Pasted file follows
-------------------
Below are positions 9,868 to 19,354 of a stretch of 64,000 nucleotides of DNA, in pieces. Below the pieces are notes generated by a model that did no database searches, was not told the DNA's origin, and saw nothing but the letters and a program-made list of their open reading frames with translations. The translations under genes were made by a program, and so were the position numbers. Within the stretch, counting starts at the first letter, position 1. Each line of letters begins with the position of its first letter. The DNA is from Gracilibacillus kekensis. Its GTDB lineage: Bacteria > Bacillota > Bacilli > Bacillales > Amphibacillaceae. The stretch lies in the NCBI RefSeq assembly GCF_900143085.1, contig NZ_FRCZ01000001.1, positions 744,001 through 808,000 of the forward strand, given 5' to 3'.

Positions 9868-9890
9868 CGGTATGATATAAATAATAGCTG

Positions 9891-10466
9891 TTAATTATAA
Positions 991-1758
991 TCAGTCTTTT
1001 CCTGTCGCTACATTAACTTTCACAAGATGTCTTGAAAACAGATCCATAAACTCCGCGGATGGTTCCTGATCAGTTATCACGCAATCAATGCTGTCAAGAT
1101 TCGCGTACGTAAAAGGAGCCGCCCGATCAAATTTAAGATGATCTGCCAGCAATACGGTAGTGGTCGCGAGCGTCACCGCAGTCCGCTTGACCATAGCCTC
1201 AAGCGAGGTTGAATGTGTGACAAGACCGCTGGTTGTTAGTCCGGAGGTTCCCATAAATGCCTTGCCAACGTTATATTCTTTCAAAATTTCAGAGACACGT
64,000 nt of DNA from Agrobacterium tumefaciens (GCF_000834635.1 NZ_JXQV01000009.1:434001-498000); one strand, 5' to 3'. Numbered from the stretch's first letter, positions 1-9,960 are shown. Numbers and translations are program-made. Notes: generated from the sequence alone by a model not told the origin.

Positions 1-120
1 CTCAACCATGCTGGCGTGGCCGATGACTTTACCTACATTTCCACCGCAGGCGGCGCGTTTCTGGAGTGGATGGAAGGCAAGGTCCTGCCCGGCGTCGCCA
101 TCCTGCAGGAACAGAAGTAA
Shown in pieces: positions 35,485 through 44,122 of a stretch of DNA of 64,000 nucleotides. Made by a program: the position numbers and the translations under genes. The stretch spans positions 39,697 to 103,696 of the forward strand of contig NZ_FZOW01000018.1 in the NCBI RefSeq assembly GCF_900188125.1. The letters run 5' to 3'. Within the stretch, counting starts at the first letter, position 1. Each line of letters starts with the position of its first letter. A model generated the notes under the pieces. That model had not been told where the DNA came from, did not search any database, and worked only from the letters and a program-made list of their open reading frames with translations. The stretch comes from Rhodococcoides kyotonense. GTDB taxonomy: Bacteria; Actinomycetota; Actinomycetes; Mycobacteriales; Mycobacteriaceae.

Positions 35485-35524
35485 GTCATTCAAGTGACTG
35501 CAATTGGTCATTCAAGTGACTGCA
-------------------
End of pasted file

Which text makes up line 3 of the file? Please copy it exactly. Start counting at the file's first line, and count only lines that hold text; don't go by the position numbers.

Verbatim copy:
9868 CGGTATGATATAAATAATAGCTG